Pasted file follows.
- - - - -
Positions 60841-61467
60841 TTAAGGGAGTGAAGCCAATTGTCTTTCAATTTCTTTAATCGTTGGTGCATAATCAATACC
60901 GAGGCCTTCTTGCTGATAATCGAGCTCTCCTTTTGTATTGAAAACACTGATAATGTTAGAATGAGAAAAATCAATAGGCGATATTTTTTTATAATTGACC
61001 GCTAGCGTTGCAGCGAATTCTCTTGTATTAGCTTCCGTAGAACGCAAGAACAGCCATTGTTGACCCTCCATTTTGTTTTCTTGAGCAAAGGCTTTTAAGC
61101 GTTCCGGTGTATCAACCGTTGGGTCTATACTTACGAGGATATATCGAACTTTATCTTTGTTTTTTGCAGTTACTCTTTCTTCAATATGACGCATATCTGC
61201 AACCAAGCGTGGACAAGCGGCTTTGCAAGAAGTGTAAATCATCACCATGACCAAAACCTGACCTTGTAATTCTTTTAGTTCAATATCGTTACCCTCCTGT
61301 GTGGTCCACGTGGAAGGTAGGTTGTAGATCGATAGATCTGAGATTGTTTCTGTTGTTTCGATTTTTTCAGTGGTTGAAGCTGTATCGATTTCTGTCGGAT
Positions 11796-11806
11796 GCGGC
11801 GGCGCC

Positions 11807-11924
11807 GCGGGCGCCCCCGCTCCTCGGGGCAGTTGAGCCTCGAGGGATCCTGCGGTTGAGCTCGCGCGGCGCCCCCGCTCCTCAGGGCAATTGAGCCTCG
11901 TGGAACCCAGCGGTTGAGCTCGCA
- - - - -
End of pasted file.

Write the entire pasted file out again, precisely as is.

Positions 60841-61467
60841 TTAAGGGAGTGAAGCCAATTGTCTTTCAATTTCTTTAATCGTTGGTGCATAATCAATACC
60901 GAGGCCTTCTTGCTGATAATCGAGCTCTCCTTTTGTATTGAAAACACTGATAATGTTAGAATGAGAAAAATCAATAGGCGATATTTTTTTATAATTGACC
61001 GCTAGCGTTGCAGCGAATTCTCTTGTATTAGCTTCCGTAGAACGCAAGAACAGCCATTGTTGACCCTCCATTTTGTTTTCTTGAGCAAAGGCTTTTAAGC
61101 GTTCCGGTGTATCAACCGTTGGGTCTATACTTACGAGGATATATCGAACTTTATCTTTGTTTTTTGCAGTTACTCTTTCTTCAATATGACGCATATCTGC
61201 AACCAAGCGTGGACAAGCGGCTTTGCAAGAAGTGTAAATCATCACCATGACCAAAACCTGACCTTGTAATTCTTTTAGTTCAATATCGTTACCCTCCTGT
61301 GTGGTCCACGTGGAAGGTAGGTTGTAGATCGATAGATCTGAGATTGTTTCTGTTGTTTCGATTTTTTCAGTGGTTGAAGCTGTATCGATTTCTGTCGGAT
Positions 11796-11806
11796 GCGGC
11801 GGCGCC

Positions 11807-11924
11807 GCGGGCGCCCCCGCTCCTCGGGGCAGTTGAGCCTCGAGGGATCCTGCGGTTGAGCTCGCGCGGCGCCCCCGCTCCTCAGGGCAATTGAGCCTCG
11901 TGGAACCCAGCGGTTGAGCTCGCA